Simplicity by Choice

Off-Grid Living & Self-Reliance

Easy Hand Pies November 20, 2014

Filed under: cooking — ourprairiehome @ 3:46 am
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If you are like me, you are always on the lookout for a new option for lunches.  Years ago, I used to make my husband homemade hand pies for his lunches.  Of course, this is before he went back into truck driving.  Now that he is working local again, I have gone back to these as a good option for a hearty lunch.

Hand pies are a common name in the US for large empanadas or pasties as they are known in other countries.  Typically, they are a minimum of 3″ diameter in size.  When I make them, I use a large empanada press that I bought through Amazon.  The one linked below is the press that I purchased.  It is low cost, but the quality has been great.  It makes hand pies that are about 4 inches across the long edge.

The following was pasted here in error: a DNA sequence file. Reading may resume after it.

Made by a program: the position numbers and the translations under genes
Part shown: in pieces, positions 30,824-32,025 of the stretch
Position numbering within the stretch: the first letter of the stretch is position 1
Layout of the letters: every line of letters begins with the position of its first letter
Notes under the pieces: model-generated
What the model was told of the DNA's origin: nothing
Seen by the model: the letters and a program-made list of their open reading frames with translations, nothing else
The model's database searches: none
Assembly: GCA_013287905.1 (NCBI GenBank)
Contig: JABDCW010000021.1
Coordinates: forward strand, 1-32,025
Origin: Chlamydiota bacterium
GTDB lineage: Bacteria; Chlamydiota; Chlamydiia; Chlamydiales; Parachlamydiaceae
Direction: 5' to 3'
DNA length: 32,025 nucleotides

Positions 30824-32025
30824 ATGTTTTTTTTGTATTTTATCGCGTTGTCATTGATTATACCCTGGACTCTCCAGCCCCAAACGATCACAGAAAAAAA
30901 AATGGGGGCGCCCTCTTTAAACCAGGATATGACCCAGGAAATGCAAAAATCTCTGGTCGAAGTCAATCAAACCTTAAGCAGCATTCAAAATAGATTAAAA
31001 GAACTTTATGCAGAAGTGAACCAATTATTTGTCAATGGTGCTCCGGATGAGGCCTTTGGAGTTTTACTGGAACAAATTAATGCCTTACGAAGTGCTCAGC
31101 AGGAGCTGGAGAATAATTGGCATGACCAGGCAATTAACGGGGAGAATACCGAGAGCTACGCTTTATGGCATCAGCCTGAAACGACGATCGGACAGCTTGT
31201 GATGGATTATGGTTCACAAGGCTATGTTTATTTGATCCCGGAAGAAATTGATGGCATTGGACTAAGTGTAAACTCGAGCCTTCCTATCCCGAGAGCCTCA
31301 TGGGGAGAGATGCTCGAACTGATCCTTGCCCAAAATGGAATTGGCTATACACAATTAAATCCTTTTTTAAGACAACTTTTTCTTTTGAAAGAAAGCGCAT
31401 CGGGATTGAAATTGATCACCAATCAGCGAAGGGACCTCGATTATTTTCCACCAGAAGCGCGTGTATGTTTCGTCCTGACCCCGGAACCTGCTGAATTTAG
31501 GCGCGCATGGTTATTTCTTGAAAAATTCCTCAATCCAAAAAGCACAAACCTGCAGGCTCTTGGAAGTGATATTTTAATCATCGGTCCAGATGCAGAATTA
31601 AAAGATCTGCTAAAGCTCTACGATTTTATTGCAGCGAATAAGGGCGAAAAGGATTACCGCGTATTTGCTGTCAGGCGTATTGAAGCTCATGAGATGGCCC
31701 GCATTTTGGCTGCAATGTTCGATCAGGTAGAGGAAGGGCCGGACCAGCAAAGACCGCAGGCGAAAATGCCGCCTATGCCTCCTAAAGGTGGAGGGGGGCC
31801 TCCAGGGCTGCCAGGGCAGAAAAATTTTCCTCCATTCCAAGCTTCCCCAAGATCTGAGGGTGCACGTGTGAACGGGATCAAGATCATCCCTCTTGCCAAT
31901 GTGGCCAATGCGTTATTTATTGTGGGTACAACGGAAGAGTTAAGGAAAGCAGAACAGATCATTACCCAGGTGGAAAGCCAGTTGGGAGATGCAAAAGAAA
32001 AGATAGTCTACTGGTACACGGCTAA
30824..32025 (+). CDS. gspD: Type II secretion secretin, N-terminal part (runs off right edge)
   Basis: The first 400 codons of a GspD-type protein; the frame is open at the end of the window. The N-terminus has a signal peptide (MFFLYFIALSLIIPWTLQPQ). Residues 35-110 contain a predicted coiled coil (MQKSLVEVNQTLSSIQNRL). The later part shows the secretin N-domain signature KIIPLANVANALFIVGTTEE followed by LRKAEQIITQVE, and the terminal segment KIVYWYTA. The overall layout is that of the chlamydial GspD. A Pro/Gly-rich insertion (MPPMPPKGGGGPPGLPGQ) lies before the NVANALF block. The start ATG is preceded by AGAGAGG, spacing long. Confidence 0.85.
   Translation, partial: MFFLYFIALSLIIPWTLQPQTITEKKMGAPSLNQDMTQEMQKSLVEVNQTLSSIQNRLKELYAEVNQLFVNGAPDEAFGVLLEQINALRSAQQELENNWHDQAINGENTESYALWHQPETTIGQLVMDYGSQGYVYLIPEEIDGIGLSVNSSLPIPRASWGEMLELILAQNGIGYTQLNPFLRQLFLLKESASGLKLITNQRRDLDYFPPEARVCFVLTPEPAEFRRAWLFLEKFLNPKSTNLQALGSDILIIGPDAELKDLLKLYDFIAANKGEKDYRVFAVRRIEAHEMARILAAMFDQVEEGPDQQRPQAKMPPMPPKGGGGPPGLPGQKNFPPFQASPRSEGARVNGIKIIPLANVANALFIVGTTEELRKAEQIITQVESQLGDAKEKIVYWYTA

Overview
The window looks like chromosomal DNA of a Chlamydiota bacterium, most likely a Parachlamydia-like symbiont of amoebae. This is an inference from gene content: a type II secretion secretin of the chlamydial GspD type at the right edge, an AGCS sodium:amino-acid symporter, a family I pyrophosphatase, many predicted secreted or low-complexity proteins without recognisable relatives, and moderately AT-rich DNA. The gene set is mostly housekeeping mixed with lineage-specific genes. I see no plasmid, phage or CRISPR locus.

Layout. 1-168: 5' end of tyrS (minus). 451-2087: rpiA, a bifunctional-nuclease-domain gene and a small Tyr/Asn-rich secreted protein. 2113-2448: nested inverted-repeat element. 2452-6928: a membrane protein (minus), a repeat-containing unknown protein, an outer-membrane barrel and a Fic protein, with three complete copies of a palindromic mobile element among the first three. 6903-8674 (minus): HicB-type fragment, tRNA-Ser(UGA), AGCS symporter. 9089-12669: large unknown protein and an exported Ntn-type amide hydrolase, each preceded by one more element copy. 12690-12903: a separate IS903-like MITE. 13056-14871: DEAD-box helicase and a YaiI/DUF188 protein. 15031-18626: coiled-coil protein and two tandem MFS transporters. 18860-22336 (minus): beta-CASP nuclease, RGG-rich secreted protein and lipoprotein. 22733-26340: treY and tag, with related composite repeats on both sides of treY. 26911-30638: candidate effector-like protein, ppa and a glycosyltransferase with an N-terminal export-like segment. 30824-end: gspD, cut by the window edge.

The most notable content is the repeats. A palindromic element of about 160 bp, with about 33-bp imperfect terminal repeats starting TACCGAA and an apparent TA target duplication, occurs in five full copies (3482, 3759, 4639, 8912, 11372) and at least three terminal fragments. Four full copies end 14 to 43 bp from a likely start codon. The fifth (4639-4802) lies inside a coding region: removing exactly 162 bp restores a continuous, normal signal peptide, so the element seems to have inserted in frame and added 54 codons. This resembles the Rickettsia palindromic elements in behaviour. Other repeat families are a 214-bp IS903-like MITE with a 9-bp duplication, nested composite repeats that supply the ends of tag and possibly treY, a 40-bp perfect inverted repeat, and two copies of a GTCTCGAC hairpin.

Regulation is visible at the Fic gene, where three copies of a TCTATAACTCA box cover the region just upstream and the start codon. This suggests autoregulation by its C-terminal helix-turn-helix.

imusa press

I make a batch of a bread-style dough (recipe below) before serving dinner.  The dough rises as we eat the meal.  After dinner, I roll out the dough and make the hand pies using leftovers from dinner or some other filling.  The hand pies are baked while I clean up.  Twenty minutes later, I have a batch of hand pies ready for the next day’s lunches.

Some of the fillings that we have enjoyed lately include: Philly cheese steak, beef or chicken pot pie, taco meat and cheese, chili and cheese, pizza toppings, beef stew, chicken enchilada filling, shredded cabbage with beef & onion, and a vegetarian filling made with spinach, onions, slivered almonds and feta cheese.  The beauty of making hand pies is that you are only limited by your imagination.  The only real rule of thumb to follow is to not make a filling containing too much liquid.  Add only enough liquid to moisten the filling without making the dough soggy.

For fruit pies, you can use your favorite pie crust recipe, phyllo pastry sheets, or the bread dough listed below.  We like the bread dough for most things.  Unlike pie crust, the bread dough absorbs just enough of the pie filling to give the bread the flavors of the filling.

One note about the bread dough, this bread will not turn a golden brown like most breads.  Don’t wait for it to brown up or you risk over baking it.

 

Hand Pie Dough

3 cups of flour

1 Tbsp. Sugar

1 tsp dry active yeast (or one packet)

1/2 tsp. Sea Salt

4 Tbsp. Olive Oil

1 cup warm water